Good news: Mars was once habitable. Bad news: it will kill you now.

Mars

NASA sent out a press release with two Mars-related news items yesterday. Whether this was an attempt to bury the bad news, you decide.

First, the good news: An erstwhile freshwater lake in what’s now Gale Crater, whose rocks the Curiosity rover sampled, wasn’t too acidic to have harbored life maybe 4 billion years ago. If Mars could have spawned life in the short period of time it was habitable, it stands to reason that it also happened somewhere among the billions of habitable-zone planets elsewhere in the Milky Way galaxy alone. Or better, that life most certainly happened, and is happening, almost everywhere.

The bad news: Curiosity did radiation measurements, too, and the place has devolved into a rusty killer. From NASA:

Cosmic rays from outside our solar system and energetic particles from the sun bombarded the surface at Gale Crater with an average of 0.67 millisieverts per day from August 2012 to June 2013, according to a report by Don Hassler of Southwest Research Institute in Boulder, Colo., and co-authors. For comparison, radiation exposure from a typical chest X-ray is about 0.02 millisievert. That 10-month measurement period did not include any major solar storms affecting Mars, and more than 95 percent of the total came from cosmic rays.

Results from the surface-radiation monitoring provide an additional piece of the puzzle for projecting the total round-trip radiation dose for a future human mission to Mars. Added to dose rates Curiosity measured during its flight to Mars, the Mars surface results project a total round-trip dose rate for a future human mission at the same period in the solar cycle to be on the order of 1,000 millisieverts.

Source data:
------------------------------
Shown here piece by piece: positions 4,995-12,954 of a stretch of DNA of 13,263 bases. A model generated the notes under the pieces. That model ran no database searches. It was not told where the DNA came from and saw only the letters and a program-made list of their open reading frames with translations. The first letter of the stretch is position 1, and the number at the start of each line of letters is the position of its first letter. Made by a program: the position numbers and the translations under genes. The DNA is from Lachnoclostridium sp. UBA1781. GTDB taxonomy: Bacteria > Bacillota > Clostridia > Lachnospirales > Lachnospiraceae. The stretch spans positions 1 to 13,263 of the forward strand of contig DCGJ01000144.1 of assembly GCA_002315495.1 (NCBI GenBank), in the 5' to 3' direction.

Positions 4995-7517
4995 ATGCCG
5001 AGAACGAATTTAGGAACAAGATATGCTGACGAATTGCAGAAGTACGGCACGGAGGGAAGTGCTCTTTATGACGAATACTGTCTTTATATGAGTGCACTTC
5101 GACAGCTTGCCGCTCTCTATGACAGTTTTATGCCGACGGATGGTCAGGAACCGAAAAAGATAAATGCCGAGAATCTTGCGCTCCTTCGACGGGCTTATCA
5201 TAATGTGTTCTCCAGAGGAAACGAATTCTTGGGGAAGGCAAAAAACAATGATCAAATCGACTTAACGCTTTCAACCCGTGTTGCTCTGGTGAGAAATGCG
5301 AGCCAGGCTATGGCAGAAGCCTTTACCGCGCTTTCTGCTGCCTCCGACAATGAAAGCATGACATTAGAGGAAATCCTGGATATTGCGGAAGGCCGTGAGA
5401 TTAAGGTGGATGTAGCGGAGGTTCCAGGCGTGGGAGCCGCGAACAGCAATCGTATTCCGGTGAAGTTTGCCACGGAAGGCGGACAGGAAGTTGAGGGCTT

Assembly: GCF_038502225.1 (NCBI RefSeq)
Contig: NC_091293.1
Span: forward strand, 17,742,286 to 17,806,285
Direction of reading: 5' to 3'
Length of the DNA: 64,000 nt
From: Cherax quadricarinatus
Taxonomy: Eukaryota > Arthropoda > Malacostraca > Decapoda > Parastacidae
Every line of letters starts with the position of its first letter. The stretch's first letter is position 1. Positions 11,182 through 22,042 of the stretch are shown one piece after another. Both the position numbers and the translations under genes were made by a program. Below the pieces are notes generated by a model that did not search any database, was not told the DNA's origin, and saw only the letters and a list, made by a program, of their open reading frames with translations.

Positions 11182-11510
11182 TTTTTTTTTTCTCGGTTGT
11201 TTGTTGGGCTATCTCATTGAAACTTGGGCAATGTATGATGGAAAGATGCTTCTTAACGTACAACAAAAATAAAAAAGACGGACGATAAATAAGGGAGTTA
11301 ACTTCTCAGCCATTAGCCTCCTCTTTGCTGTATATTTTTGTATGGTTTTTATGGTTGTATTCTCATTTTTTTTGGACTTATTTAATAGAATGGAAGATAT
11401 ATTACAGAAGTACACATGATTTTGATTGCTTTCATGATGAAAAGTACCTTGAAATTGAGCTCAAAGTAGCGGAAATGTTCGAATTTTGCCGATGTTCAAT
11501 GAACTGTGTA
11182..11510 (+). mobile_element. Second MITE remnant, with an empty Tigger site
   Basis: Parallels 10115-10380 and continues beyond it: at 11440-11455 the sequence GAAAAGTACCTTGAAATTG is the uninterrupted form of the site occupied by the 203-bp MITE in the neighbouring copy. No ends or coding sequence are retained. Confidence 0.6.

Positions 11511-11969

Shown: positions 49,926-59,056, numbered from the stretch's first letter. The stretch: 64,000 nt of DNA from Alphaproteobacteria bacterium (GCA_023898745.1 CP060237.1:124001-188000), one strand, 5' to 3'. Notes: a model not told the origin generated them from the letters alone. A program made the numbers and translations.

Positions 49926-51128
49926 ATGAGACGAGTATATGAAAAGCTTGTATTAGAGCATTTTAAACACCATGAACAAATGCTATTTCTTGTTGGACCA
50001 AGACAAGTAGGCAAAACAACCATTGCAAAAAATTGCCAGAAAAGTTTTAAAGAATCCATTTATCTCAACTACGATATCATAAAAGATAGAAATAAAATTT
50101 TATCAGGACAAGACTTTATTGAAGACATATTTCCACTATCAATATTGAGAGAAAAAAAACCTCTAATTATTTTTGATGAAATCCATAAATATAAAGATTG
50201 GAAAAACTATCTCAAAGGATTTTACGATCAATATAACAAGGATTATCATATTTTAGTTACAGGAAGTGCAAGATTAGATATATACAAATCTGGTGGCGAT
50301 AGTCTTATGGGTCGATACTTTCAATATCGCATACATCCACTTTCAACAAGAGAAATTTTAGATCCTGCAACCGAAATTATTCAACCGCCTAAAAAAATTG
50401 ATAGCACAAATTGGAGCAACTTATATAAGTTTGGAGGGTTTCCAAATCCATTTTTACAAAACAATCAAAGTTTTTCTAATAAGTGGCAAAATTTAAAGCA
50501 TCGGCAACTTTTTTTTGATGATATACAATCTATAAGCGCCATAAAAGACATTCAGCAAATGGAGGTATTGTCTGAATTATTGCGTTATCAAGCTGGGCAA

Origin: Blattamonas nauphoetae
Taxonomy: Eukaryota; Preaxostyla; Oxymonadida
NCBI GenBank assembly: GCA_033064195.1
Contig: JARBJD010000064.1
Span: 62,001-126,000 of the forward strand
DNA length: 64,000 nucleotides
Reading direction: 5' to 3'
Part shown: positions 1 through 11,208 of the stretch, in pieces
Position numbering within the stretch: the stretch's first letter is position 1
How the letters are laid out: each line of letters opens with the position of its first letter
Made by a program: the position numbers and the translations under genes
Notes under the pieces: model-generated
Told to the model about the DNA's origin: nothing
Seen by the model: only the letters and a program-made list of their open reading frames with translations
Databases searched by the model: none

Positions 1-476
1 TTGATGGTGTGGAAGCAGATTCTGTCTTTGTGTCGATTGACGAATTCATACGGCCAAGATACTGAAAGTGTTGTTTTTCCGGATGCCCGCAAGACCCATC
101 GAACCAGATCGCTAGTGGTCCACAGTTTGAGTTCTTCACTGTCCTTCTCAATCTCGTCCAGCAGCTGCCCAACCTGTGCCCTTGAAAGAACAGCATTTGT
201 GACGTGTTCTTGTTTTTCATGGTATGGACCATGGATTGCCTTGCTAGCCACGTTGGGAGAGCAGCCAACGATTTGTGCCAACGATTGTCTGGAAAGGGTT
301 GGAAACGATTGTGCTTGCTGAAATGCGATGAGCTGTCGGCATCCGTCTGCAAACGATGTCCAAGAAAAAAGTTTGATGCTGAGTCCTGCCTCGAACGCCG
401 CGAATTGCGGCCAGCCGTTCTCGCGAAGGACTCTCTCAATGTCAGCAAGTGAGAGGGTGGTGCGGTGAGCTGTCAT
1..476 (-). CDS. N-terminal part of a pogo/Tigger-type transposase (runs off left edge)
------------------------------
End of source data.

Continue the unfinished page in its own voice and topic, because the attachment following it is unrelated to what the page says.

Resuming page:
Long-term population studies have shown exposure to radiation increases a person’s lifetime cancer risk. Exposure to a dose of 1,000 millisieverts is associated with a 5 percent increase in risk for developing fatal cancer. NASA’s current career limit for increased risk for its astronauts currently operating in low-Earth orbit is 3 percent. The agency is working with the Institute of Medicine of the National Academies to address the ethics, principles and guidelines for health standards for long duration and exploration spaceflight missions.

NASA RELEASE 13-366

So you’re getting, on average, the equivalent of about 33 chest X-rays a day you spend on Mars, and that’s during a quiet sun cycle (cosmic rays are from distant stars). A good solar storm would pile it on.

I don’t see this as a major issue for human jaunts to Mars. Lots of folks would still sign up. Hell, were my kids older, I would sign up. But for those with dreams of long-term stays — not to speak of geoengineering the Red Planet into another blue one — game over.

You need a magnetosphere to redirect cosmic rays and space weather (the official term for the dangerous stuff the the sun kicks out with coronal mass ejections and the like). The magnetosphere is why, rather than us taking cosmic-ray and solar-storm shots to the corneas and chromosomes, we get the Northern Lights instead (sweet deal!). You need a molten metallic dynamo to act as a gigantic bar magnet to generate a magnetosphere. Mars cooled off and the bar magnet lost its mojo, leaving the poor thing exposed to stellar bullying. Mars is broke and we can’t fix it.

This takes nothing away from Mars as an object of study or exploration destination (though I would argue it strengthens the hands of who prefer to have this sort of thing done by robots, which need no heavy shielding and rarely die of carcinomas). But without lead blankets, it’s a death sentence for settlers.